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SEED CORN STORAGE.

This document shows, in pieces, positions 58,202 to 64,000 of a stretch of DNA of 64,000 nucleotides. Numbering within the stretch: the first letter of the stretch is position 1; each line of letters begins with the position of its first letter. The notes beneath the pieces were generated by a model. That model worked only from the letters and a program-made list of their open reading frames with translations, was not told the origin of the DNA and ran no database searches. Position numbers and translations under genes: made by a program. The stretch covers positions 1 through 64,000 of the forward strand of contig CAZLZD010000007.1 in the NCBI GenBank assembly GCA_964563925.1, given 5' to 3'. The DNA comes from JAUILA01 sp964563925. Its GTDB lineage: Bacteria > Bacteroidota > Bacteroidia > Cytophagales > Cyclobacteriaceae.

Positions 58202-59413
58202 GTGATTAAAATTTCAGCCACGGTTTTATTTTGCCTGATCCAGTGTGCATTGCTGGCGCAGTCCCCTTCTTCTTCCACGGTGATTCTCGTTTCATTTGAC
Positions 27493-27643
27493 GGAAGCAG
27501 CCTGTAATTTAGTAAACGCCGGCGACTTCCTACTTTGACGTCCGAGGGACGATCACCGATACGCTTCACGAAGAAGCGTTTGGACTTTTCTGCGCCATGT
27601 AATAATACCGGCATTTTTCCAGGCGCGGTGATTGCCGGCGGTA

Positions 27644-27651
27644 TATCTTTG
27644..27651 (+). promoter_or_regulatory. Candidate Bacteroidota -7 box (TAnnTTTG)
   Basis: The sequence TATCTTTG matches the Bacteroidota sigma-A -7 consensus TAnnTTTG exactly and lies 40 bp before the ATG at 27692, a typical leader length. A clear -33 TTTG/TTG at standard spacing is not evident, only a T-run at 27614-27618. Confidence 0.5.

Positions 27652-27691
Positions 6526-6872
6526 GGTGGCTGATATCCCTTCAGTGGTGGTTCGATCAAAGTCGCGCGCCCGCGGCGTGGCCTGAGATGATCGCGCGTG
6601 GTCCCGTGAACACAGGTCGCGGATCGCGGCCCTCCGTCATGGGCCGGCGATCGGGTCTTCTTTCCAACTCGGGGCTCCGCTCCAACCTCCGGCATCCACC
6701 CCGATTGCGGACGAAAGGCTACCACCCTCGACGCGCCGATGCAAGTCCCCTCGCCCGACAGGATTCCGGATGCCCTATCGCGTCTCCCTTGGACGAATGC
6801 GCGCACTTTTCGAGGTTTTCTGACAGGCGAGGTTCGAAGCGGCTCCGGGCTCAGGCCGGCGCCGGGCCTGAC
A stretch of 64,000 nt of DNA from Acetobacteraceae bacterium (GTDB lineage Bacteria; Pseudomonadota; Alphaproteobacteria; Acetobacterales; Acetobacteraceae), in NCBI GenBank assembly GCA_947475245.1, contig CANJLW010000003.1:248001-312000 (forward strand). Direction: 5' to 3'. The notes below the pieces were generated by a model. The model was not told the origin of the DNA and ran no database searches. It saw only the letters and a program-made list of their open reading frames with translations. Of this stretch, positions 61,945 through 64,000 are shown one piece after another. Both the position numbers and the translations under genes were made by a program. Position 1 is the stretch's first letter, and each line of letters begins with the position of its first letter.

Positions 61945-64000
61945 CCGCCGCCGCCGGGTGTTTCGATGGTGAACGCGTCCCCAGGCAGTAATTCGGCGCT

A Western Corn House Constructed on New Lines. A full sized model of a seed corn storage house that is in constant use on a Scott county (111.) farm was display ed at the 1905 Illinois state fair. It is depicted in the cut from the Orange Judd Farmer, which says in regard to the method of construction: The house is 18 by 30 feet and meas ures nine feet under the eaves. The frame is made of 1 by 0 uprights, and the slats for holding the ears of corn in imr1" . ....— •--U---Wl MODEL SEED COBN STOKAGE HOUSE. place are 1 by P/i inches, placed three and a half inches apart, up and down. This house holds 500 bushels of ear corn in the racks, and there is space for saving 150 to 200 bushels in the attic, so to speak. The house is three feet above the ground and set on posts ten inches in diameter, surmounted on the top by tin, so that it is mouse proof. It is covered with weatlierboarding on the outside, has a window in each end, a door and two windows on each side, with a window in each gable. In the floor there are three or four openings j made by taking up three boards. These places and the lower windows are Covered with wire netting to pre vent the entrance of rats and mice. A cupola on the roof, with slats in the sides, completes the ventilating scheme. Particular attention is called to the necessity of having a free circulation of air. This is accomplished by the openings in the floor and windows. With that arrangement Mr. Grout, on whose farm the house is built, states that’he has had no trouble in securing a^fe»plete drying out of his seed corn. He especially emphasizes the necessity o^kaving the openings in the floor, as these induce perfect ventilation. Should the weather be warm and wet during the harvest period or later, before the corn is thoroughly dried, a small stove may be used to heat the air and cause circulation. Around the base a twelve inch board is placed. This completes the house and makes it one of the most effective in Illinois. If your seed is dried out thoroughly in this way before the cold weather sets in the percentage of kernels that will not germinate is reduced to the minimum. Wintering Cabbages. A method for wintering cabbages for spring use is to stand them, roots up, in rows upon the ground in a well drained spot and cover them with ridges of earth. If you want to keep them from freezing, so you can get at them any time during the winter, an other method must be employed. Leave the cabbages outdoors as long as safe, then put them into a barn or other outbuilding and let them get thorough ly chilled, but not frozen through; then cover them with straw, hay or chaff enough to prevent them from freezing solid, or you may put them in a heap outdoors, cover them with a roof of old boards, straw and earth. The sides of the structure may be simply stuffed wdth plenty of straw or dry forest leaves. Fattening Hogs. A number of experiments—in fact, nearly a hundred—show that to produce 100 pounds of gain on the hog in the fattening pen it takes an average of either 436 pounds of corn, 529 pounds of Kaffir corn, 472 pounds of oats, 439 pounds of peas, 452 pounds of wheat or 432 pounds of mixed grain. This shows that hogs make a more profitable gain on a ration of mixed grain. The above figures are from pens where nothing but grain was fed—no pasture or green feed was given. In the Kansas station an acre of alfalfa hay produced 776 pounds of pork without grain. This shows that pasture has an important part to play in the ration for hogs and that gains can be made more eco nomically on dry lot feeding. — Ex change. Handy Addition to Farm Wagon. Here is a handy addition to a farm wagon, figured by Farm Journal—a step added to the rear end of a farm wagon by means of two stout iron sup ports. This step will prove a 4 strain in getting in .and out of the wagon when un loading, and when one is lift WAOON STEP. ing boxeSj bas. kets or bags in or out it is a halfway place on which to rest. Then, too, one can tip a box or barrel over on edge against the step and then lift the other end and tip it into the wagon. One person can easily load boxes and bar rels In this way and not lift much more than half the weight at any time. . 1 - - - 3, .... -ran.2 PASTURING CATTLE. j Change of Field Should Be Avoided* i Winter Feeding:. There is an old saying that change j of pasture makes fat calves, but, like many another wise saw, this has more sound than sense. Cattle never gain flesh when in a field new to them. Three or four days pass before they become accustomed to their new sur roundings and settle in their regular round of habits. If moved from one field to another adjoining, the same restlessness will appear, although if a gate between the two fields be left open they will pass from one field to the other without the sign of uneasi ness. Introducing strange animals in to a field occupied by a herd will cause the same disturbance. T&e social posi tion of each newcomer must be settled by much fighting and more threatening before the chief business of their lives can go on quietly and comfortably. Having got a herd together, it would be advisable as far as possible to avoid changing from field to field and sud den changes of diet. Such changes are almost certain to “throw the cattle off their feed” or lead them to overeat with more disastrous results. If the intention is to feed cattle in the winter mouths, attention should be given to providing a feed lot in which they may be fed comfortably and prof itably. Much will be gained by pro viding shelter to prevent fcem from shivering away the flesh the-y have slowly gained. Less of food is needed for merely keeping up the animal heat, and the animal will eat and drink more when sheltered from cutting winds and warmed by the sun’s rays. It is especially important that the sunlight should reach the stock early in the day, for, even when there is lit tle perceptible warmth in the rays, there is in them that which enlivens the spirits of beast as well as man. It has been found that cattle fatten better in an open field, exposed to the winds from every point of the com pass, than they do in fields in the midst of timber, where the sun’s rays seldom or never reach them. Salt should be placed where every beast in the herd can easily reach it. By this plan the crowding and fighting will be avoided, and the animals will be much better for it.—W. J. Grand, Cook County, 111. Care of Breeding Evres. AA'e feed our breeding ewes liberally with roots and plenty of clover hay, says a writer in the American Agri culturist. AA'e have large, well venti lated sheds and let the ewes have plen ty of exercise, keeping them out of all storms. It does not do a sheep any good to get wet. AA’e aim to have our ewes in a good healthy condition, al ways use the best rams we can secure and mate them with the ewes early in the season. AA’e find that early lambs do far better than late ones, provided they can be cared for properly. AA’e cull our lambs and flocks carefully each year, sending all inferior animals to the butcher’s block. o--a THE SWINEHERD o-o It is demonstrated by all experiments that in the making of pork at low prices the various species of pasture grasses are the most beneficial, cheap est and most useful of the many foods on which the hog subsists. The ani mal which can make the best use of them is therefore the most suitable for general purposes. To Load Hogs, Handy devices for loading hogs are numerous. Here is the best one I know, says a writer in Kimball’s Dairy Farmer. I have tried the portable chute, the hog yard chute and some others, but this beats them all. My hog house i% built on a slight side hill. The hogs go in on the ground level. I back the wagon up to a door on the opposite side and drive the hogs in without any chute. It is much easier to drive a hog on a level floor than up an incline. If you have a low wagon this can be man aged with almost any hog house by digging two trenches for the rear wheels, thus letting the hind end of the wagon down to the level of the door. A neighbor has one pen with a floor about a foot higher than the rest of the house. There is an outside door in this, and he backs the wagon up to it and loads in that way. By feeding in this pen several times it is an easy matter to handle the hogs. There is an easy incline leading from the other house to this, so the hogs do not have to climb around any. Anything that make3 it possible to load fat hogs with little dis turbance is worth considering. Honung tne i’igs. In a paper read at the Iowa swine breeders’ meeting W. Z. Swallow, a swine breeder for forty years, said: “I have had lots of experience with pigs in little houses and big houses and with stoves. Now I use no stoves and no big houses. I did not find any ad vantage in farrowing houses. They al ways get too cold. It is hard to keep artificial heat'even. Where you keep five or six sows and litters together it is hard to keep them all warm and not get them stirred up. One in a place is a good deal better than the other way. With a small house covered with straw except a door on the south side, with wings on each side of it so that when the door is open the breeze cannot get In, you will have better luck, and the heat of the sow will be warmth enough In the house. They will get plenty of air and sunshine from the door. With houses like this I have had sows far row seven and eight pigs in the cold weather and be all right. They are cheaper than the big houses. A nice house will cost about $7 or $8 now.” Breeding the Modern Percheron :■» = O The modern Percheron stands sixteen hands high and over, weighs from 1,700 to 2,200 pounds and is white, gray or black in color. lie has an Intelligent head of a type peculiar to the breed, rather small ears and eyes; short, strongly muscled neck; strong, well laid shoulders and chest; a plump, ro- ! tund body; strong back, heavy quarters ! and somewhat drooping croup. He usually is low down and blocky, on short, clean legs, devoid of feather and has well shaped, sound hoofs. The pasterns in some individuals of the breed incline to uprightness, and size of bone and development of ten dons are somewhat deficient. The ac — --—... .. ..'I', ■■ii;:. A CJOOD TYPE OF DRAFT HORSE. [This is the type of horse that is wanted for moving freight in all cities. There is money value in every colt of this class.] tiou of a Percheron is usually fast at a trot and fairly straight and sprightly at the walk. The best individuals have superior all around action. The objec tionable individuals roll in action of fore legs or slough at the walking gait. Stallions having oblique pasterns and action free from the faults noted should be selected by breeders. The draft horses of France more than those of any other country have had a beneficial, ameliorating effect upon our native horse stock. The Ter cheron breeds true to breed type, al though individual prepotence is some what lacking. He has become popular because of his docile disposition, easy keeping qualities, clean, hairless legs, activity and general adaptability to many purposes upon the farm and in the city. Percherons of the heaviest weight and largest frame beget from suitable mares horses adapted for heavy draft purposes. In general use they have also stocked the country with horses of somewhat lighter build, in cluding excellent expressers, farm chunks and general purpose animals. Where the blood of this breed predom inates in a district no other breed should be used. Continued breeding in a right line la highly advisable and will result in the production of practically pure bred horses of great usefulness and value, says a writer in Farm, Field and Fireside. Breeding; the Horns Off. Professor Spillman of the department of agriculture in his recent address said it is only a matter of time under the application of Mendell’s law of heredity on animal breeding when the horns may be bred off cattle, and he said: “The operation of the law is ab solute and certain, and in getting rid of the horns of any breed of cattle it is only necessary to apply the principles of the law and the horns disappear, never to return, unless the breeder de sires to grow them again. One of the first items in the application of this law Is to find what characteristics are possible to be transmitted. In cattle horns and color can be transmitted.” The same law of breeding, he said, ap plies to plants, etc. It is the same law by which Luther Burbank of California is governed in breeding up plants, flow ers, etc.—selection and mating in ani mals according to characteristics and pollinizatlon in plant breeding and se lection. A Great Hereford Sire. Fretorian, the great Hereford bull, here reproduced from the Orange Judd Farmer, is owned by F. A. Nave of II__I HEREFORD BULL PRETORIAN. Indiana, a noted breeder with a repu tation for high class stock of the very best quality. Pretorlau is one of the world’s famous Herefords. Improvement In Breeding. The first thing for the breeder to recognize is that all of the animals which we know today have been de veloped by a process of evolution from previous animals of an inferior quality. The next thing is a recognition of the forces which have kept that process in operation ' until they have brought about the results which we now see. And the third step is to keep those forces acting continuously in a desired direction so that each step may be a forward step. With such knowledge properly applied the practice of breed ing animals will be as certain in suits as are the results of o-d’ manufacturing processes, and the at which improvement will be so will exceed anything the world h : Been.—Professor C. L. Itedfleld. HCXS&EN FLOORS. \ Those ol Earrtii' Equai/t® Cement i Eor Small H«<ls. While the cement floor may bet the ideal one for the hogpen, as claiimed by many swine breeders, our experi ence has been that the floor of earth, if it is of clay and gra\«el, will answer the purpose equally well with a small num ber of swine, says a writer in Ameri can Cultivator. If we had large herds we should certainly use cement, which can be applied at any time, with the earth floor as a foundation. The one floor which ought not to be used is that of plank, and the reasons are obvious to every one who keeps swine. They are cold, wet and slip pery, r«(fiin odors, and are expensive, besides being bad for the feet of the hogs. In making the floor for the hogpen, and we have the same sort of a floor for the yard, it is made by taking out the soil for a depth of three feet, Ailing in a foot deep with coal ashes well packed down and then putting on the two feet of soil, about evenly composed of clay and gravel, using the gravel which comes from a heavy or clayey soil if possible. If sand gravel, as it is sometimes called, is all that can be obtained the sand is screened out and the gravel mixed with the clay in the proportion of two parts of clay to one of gravel. By giving this floor the proper slope, both in the pen and the yard, it does not stay wet long, and it is so hard the hogs cannot root in it while being yielding enough so that they do not slip on it, and the understratum of ashes carries off the moisture which penetrates through. About the Harness. In selecting a harness, a plainly fin ished set where every strap is cut from back stock is worth more money than a highly decorated set of all grades of leather. Above all things keep a har ness in repair and allow no weak places. The strength of a harness is the strength of its weakest place. One weak place may cause a serious acci dent and even the loss of life. Q--O THE FEEDER o——---o It Is a bad practice to feed largo quantities of cracked corn to horses, for a great length of time. It wears out the inner coating of the stomach. A few years ago I examined a horse that had died of an unknown disease and found a quart or more of cracked corn among the intestines, says a writ er in the Farm Journal. The corn had worn through the* stomach. Feeding: Cattle Without Hog:*. My experience of twenty-seven years ns a cattle feeder in eastern Nebraska, where corn and hay are about as cheap as anywhere in the country, justifies the assertion that there is seldom any profit in feeding cattle without hogs, writes a correspondent to Breeder’s Gazette. By grinding the corn and mixing it with bran or linseed meal or both the waste is greatly reduced and fewer hogs are required, but the higher cost of these feeds partially off sets the saving effected. With the or dinary margin of from 1 to 2 cents per pound between cost of feeders and well finished beeves, the owner can make no net profit if any waste or slipshod methods are tolerated. Alfalfa Fed Hog:*. Considerable attention is now being given to alfalfa. I believe it will prove the most profitable crop the farm ever produced. To the dairyman who combines the growing of pigs—as is very profitably done — this promises much in the production of cheap pork. In southern California, where I visited last winter, they sow alfalfa, inclose the field with a wire fence, turn in their pigs and feed nothing else. They are marketed-directly from the alfalfa. That, in connection with water, grows the pork. The pigs never see anything else in the line of food. Some 160 acre fields turn out carloads of pigs every season. The brood sows are put into the alfalfa, there the young are born, and there they remain. That seems to be the perfection of profit in swine husbandry. That would not be prac tical in winter in our climate, but it would answer every purpose for the spring litters—Cor. Hoard’s Dairyman. The universal habit of feeding both hay and grain to domestic animals, esfiecially to work animals and those producing milk, seems to have gen erated the belief in many minds that the nutriment is all in the grain and that the hay is only filling. It is true that grain is concentrated nutriment, but it does not follow that the hay or grass from which it is made is without nutriment. Indeed, some hays and grasses appear to be as nutritious as some of the grains. Herds of cattle and sheep on our farms and ranches often live their lives without know the taste of grain, and even horses have lived and worked for years with out grain, says a writer in Farm and Ranch. In the early days of Texas, when grain was scarce and grass abundant, Texas horses lived on grass alone. Of course there is nutriment in grass and hay—it is not mere filling, and we have always known it. It is the young grass that is most nutritious and hay made from grass before it gets too old. But grass can be too young to be nutritious. In just what manner the composition of grass varies, however, according to age, could not be known till chemical analysis revealed the fact. The younger the grass or forage crop the greater the percentage of water and of protein. As it grows older, the percentage of dry matter in creases, the percentage of protein de creases and starchy matter Increases rapidly. _ , ± prof. Geo. H. Crowell, of High Point, County Superintendent of Education R. G. Kizer and White head Kluttz, Esq., spoke to a large audience at the educational rally at Rockwell on September 27th. Last night Whitehead Kluttz, Esq., delivered an entertaining address to the members of Coun cil No. 18, Jr. 0. U. A. M. J. Frank McCubbins has return ed from a short visit to Waynes ville. 1 Miss Leona Smithdeal and W, ■ T. Eagle were married on Septem ber 25th, at the home of the bride’s parents Rev. J. E. Gay, of the Spencer Methodist church, officiated. Mhe little son of J. E. Painter, of Spencer, died last week. Rev. R. E. Neighbor officiated at the funeral, which was held at the home of Mr. Painter in Spencer. J. C. Bernhardt, the republican nominee for county surveyor, has declined to make the race. He says that, at his age he docs not desire any office. Mrs. P. D. Roueche, who has been quite ill with fever for some time, is improving rapidly. S. H, Boss, of Pittsburg, has home to Salisbury to make hiB home here. He is connected with the Gillespie Company. -• • Marriage of Popular Pasfor. A recent number of the Augus ta, Ga., Herald, contains an ac count of the. marriage of Mies Rosa Lynch, of Augusta, Ga., to Rev. C. B. Currie, pastor of the Presbyterian church at Spencer. The marriage took place last Wednesday, at the Green street Presbyterian church in Augusta. The good wishes of a host of friends and acquaintances are ex tended to Mr and Mrs. Currie. -• • The Gash Came Back. H. B. Deese, of Knoxville, Tenn., lost $250 on the streets here last Monday morning. Later he was made happy by having the money returned to him by the finder, C. E. Wallace, a traveling man whose home is in Stanton, Wilkes coun ty. Mr. Deese considers himself in good luck, in that his cash fell into the hands of an honest man. Eftort to Kidnap Girl. A few nights ago Mr. Easel, a section master who lives near Rocky Mount, heard his 12-year old daughter crying. Upon in vestigation he lound her lying on the ground near the door-step. The house had been entered by some fiend who was endeavoring to take the child away. He drop ped her, however, and in the fall her shoulder was hurt. She be gan crying, awakening her father, who came to her rescue. Mean while the fiend escaped. -• • Has Stood the Test 25 Years The old, original Grove’s Taste less Chill Tonic. You kuow what you are taking. It is iron and qui nine in a tasteless form. Noe^re, no pay. 50c. ij First-Class Job Printing i • | is always present N at the office of 'j M ] j The Carolina Watchman, ij ■ ■ Those who wish the ij i. t_are|invited to give us ij jt ^ ^ their work. •< Mat Brown, a negro woman who was cooking for a working gang at Whicney, shot and killed one man, and badly wounded another Monday n'ght. Jim Griffin i< the man who was killed. The woman is in jail at Albemarle and says the shooting was in self defense. ---• • We still have a number of copies of the California Earth quake book on hand. The price of this book is $1.50. Any one buying one of these books will be given a year’s subscription to the Watchman, but sin uld you be a subcriber we will make the price of the hook $1.00. Now, if you want the most interesting book of the day, is the chance to get one at a reduced price. Trinity High School, TRINITY, N. C. (Old Trinity College.) Location five miles southeast of High Point, climate and water unsurpassed. Faculty of seven Teachers. Will afford thorough preparation for Sophomore class of leading institutions of State. The coming year to be most successful in history of institution. Strong finan, cial backing. Rates very reasonable. Write for catalogue and other informa lion to J. T. HENRY, Principal. “Rev. B. F. Hargett, Financial Agt.. 7-18 8t TRINITY COLLECE Four Departments—Collegiate. Gradu ate, Engineering and Law. Large library facilities. Well equipped laboratories in all departments of sci ence. Gymnasium furnished with best apparatus. Expenses very moderate. Aid for worthy students. :: :: :: Young Men w ishing to Study Law should in vestigate the superior advantages offered by the Department of Law in Trinity College For catalogue and further information, address D. W. NEWSOM, Registrar, 6-20-81 DURHAM, N. C. Furniture Repairing. We have opened a FURNITURE REPAIR SHOP HEAR THE PASSENGER DEPOT. Furniture repaired, refinished and upholstered to order. We can make your furniture look like new. 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